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‘Changing the Narrative’ on Mental Health Stigmas

Following Son’s Death, Maryland Football Coach Locksley Promotes Heightened Awareness

By Matt Gilpin ’19

UMD football helmet with green ribbon sticker

The Terps will wear a ribbon on their helmets during their highly anticipated game against No. 5 Iowa tonight in recognition of national Mental Health Awareness Week, which begins on Sunday.

Photo courtesy of Maryland Athletics

Meiko Locksley was everything Maryland Head Football Coach Michael Locksley and his wife, Kia, could want in a son. He was smart, a talented piano player, a star football player for his father at the University of New Mexico, and a devoted big brother to his siblings, Kai and Kori.

He also struggled with bipolar disorder and later schizoaffective disorder, which would strip him of his vibrant personality and turn him into a “zombie,” the coach recently recalled. The Locksleys did everything they could to make Meiko’s life more comfortable, and it seemed like the family was regaining a sense of normalcy until the police knocked on the door at 3 a.m. on Sept. 3, 2017.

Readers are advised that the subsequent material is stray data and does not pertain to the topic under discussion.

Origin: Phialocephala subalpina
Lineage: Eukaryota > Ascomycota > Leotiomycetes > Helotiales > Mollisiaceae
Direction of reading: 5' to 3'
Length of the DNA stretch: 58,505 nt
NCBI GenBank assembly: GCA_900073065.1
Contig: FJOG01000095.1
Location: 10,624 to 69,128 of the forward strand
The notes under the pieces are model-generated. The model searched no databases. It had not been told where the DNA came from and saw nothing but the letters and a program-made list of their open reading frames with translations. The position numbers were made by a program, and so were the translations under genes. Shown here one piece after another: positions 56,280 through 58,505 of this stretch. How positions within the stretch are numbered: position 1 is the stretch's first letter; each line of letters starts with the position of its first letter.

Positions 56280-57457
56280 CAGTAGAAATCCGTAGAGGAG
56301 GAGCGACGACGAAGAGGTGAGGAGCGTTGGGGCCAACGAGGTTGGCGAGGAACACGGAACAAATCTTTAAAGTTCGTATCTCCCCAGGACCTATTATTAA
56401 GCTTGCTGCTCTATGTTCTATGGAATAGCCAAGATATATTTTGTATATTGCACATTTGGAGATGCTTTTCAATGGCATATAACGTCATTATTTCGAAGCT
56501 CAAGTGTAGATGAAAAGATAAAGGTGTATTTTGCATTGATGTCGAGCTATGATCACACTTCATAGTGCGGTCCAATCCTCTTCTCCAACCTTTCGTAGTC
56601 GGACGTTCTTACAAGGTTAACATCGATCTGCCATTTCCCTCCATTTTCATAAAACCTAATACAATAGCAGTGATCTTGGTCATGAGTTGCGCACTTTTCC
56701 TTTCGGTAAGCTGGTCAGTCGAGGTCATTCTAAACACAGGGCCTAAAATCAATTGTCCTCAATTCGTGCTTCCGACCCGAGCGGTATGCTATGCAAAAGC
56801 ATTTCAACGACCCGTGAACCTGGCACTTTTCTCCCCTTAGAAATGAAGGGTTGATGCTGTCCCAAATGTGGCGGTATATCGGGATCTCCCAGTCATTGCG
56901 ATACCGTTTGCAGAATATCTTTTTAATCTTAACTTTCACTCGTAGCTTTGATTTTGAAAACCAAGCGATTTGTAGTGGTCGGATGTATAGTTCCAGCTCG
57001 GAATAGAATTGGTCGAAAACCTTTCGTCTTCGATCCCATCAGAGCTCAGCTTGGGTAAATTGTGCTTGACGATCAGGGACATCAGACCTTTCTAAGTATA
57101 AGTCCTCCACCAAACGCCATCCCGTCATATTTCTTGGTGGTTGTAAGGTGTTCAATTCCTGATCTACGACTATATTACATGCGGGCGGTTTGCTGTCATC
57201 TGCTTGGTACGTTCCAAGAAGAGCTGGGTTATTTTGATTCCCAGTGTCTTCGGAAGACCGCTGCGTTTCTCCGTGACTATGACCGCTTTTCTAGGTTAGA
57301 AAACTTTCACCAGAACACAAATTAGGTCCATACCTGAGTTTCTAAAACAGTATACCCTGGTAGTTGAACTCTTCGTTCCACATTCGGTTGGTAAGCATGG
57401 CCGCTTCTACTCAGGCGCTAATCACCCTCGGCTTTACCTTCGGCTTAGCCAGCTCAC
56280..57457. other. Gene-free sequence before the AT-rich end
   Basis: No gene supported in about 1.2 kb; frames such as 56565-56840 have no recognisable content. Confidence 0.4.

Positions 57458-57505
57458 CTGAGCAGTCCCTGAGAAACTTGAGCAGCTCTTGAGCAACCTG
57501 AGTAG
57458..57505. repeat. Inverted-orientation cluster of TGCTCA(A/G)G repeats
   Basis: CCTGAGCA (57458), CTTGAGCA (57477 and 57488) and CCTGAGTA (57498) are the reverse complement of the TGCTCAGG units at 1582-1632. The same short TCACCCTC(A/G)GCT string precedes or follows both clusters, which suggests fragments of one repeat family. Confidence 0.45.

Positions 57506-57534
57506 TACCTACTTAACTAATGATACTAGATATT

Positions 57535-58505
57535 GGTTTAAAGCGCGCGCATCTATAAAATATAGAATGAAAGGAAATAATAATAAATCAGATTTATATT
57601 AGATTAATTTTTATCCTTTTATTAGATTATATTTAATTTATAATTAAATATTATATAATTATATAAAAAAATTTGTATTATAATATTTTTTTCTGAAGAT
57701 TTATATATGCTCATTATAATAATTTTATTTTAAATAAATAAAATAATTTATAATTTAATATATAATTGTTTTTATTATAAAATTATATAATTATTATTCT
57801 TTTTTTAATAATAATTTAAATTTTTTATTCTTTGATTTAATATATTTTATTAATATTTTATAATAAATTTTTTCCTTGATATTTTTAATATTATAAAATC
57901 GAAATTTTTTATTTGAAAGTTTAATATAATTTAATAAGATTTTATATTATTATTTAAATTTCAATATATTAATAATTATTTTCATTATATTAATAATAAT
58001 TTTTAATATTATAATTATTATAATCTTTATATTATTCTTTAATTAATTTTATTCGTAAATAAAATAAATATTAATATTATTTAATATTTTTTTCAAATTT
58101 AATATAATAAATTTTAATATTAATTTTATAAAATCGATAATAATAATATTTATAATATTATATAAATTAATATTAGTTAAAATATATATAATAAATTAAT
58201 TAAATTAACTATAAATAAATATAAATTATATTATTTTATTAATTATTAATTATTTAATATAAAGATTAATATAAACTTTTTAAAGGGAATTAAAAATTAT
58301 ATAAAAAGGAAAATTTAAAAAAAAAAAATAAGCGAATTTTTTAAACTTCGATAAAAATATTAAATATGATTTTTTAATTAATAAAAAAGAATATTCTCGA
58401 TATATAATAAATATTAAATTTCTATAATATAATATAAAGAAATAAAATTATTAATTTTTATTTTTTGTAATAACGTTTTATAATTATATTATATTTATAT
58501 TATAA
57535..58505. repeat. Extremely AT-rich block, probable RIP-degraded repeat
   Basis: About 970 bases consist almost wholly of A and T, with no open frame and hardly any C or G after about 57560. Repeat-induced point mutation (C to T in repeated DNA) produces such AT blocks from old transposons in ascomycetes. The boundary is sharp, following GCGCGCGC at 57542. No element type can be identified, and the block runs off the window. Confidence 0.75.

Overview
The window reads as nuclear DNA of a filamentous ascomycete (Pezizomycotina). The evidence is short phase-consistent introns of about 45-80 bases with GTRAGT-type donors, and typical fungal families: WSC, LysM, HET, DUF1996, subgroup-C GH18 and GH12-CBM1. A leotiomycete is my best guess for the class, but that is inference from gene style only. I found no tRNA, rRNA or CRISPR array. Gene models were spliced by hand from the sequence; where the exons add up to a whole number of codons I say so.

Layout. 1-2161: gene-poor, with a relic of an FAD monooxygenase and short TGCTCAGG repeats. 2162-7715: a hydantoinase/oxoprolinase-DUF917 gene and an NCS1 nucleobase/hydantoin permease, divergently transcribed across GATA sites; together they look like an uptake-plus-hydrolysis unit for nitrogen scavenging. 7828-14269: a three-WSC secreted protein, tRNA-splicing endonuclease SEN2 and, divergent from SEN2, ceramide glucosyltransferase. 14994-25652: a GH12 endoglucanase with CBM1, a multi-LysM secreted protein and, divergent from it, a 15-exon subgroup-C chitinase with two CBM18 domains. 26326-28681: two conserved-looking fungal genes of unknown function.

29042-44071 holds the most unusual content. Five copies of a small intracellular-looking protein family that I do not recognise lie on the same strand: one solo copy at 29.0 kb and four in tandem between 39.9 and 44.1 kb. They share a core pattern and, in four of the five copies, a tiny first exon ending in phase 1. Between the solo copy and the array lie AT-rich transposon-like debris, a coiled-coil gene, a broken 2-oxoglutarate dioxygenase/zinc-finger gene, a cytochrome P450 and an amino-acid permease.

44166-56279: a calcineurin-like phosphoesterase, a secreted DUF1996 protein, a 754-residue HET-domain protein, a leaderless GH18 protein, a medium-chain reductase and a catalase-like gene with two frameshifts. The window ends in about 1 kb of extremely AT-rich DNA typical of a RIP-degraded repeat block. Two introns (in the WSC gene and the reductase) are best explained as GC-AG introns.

Meiko, 25, had been shot and killed in Columbia, Md. To this day, the Locksleys and police are unsure what transpired—no one with information on the incident has come forward, and there has been no arrest.

Locksley is now at the forefront of promoting the cause of mental health at the University of Maryland and beyond. In advance of national Mental Health Awareness Week (Oct. 3-9), the Terps will take the field tonight against Iowa with a green ribbon on their helmets as a symbol of mental health awareness. An in-game public service announcement video will also focus on destigmatizing mental health.

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